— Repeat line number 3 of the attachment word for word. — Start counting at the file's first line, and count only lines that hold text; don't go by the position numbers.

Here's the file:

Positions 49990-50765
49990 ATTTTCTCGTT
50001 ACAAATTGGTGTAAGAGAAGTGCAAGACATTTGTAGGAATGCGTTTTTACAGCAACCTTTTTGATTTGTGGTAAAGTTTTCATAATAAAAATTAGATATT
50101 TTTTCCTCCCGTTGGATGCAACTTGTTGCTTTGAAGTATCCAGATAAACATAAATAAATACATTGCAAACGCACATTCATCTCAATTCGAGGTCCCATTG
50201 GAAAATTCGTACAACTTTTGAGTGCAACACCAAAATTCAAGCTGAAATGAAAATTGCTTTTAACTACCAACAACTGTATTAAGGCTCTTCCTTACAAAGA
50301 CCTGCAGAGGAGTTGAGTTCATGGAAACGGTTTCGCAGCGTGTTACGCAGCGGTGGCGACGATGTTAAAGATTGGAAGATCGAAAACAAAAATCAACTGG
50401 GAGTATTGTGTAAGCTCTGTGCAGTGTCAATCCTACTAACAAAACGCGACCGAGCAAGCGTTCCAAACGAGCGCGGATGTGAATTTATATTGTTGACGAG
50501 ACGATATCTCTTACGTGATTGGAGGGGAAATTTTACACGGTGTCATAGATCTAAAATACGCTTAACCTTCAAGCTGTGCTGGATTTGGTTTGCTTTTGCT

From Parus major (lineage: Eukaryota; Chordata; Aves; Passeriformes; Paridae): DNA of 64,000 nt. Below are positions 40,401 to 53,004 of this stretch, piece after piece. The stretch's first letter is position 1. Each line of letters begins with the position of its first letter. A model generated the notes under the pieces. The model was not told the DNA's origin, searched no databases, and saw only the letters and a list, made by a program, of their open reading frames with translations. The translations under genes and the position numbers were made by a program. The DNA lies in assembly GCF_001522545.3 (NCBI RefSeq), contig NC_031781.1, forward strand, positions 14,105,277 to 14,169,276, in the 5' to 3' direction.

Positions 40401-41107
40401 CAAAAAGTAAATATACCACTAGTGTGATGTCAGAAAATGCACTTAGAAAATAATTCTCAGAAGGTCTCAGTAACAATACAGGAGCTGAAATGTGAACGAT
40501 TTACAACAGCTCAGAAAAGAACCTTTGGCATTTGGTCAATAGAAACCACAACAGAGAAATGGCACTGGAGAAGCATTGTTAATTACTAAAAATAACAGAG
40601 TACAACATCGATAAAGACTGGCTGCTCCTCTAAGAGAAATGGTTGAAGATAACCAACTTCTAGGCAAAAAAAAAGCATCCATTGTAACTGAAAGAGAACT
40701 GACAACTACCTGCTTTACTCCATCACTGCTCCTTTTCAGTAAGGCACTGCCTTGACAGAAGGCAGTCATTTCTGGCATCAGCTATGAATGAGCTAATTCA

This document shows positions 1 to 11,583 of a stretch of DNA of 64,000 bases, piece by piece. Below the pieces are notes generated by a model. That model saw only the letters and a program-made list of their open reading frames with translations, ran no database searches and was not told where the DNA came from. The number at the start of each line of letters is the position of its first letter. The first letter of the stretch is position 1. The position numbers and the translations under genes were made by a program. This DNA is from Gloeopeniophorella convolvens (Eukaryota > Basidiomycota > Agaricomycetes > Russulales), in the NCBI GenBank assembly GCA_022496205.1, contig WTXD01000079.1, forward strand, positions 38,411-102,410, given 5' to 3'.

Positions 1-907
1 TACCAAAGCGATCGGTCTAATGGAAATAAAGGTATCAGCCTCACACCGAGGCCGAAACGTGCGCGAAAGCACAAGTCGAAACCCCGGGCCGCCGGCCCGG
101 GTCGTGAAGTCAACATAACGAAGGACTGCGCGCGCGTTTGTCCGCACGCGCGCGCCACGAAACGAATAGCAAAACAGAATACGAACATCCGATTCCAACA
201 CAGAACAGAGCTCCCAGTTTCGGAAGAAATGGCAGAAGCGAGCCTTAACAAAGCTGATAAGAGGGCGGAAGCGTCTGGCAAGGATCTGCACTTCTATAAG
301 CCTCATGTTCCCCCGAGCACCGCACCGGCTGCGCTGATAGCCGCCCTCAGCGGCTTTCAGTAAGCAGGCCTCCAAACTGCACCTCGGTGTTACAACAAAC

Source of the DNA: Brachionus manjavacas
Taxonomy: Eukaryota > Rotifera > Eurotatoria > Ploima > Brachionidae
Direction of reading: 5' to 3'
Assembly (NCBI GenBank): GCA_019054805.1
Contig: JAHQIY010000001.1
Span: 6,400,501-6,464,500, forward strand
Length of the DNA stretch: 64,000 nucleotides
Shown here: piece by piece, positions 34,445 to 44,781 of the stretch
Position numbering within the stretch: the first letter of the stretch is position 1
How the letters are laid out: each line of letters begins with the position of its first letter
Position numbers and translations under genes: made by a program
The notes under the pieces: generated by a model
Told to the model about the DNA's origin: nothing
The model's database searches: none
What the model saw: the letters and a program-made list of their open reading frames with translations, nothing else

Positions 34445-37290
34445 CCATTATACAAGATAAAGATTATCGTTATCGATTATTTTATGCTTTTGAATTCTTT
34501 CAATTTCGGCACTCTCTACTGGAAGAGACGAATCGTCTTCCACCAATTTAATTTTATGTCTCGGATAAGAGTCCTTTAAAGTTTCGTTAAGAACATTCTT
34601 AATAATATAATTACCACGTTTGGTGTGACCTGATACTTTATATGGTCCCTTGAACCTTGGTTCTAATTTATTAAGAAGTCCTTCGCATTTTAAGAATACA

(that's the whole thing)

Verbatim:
50001 ACAAATTGGTGTAAGAGAAGTGCAAGACATTTGTAGGAATGCGTTTTTACAGCAACCTTTTTGATTTGTGGTAAAGTTTTCATAATAAAAATTAGATATT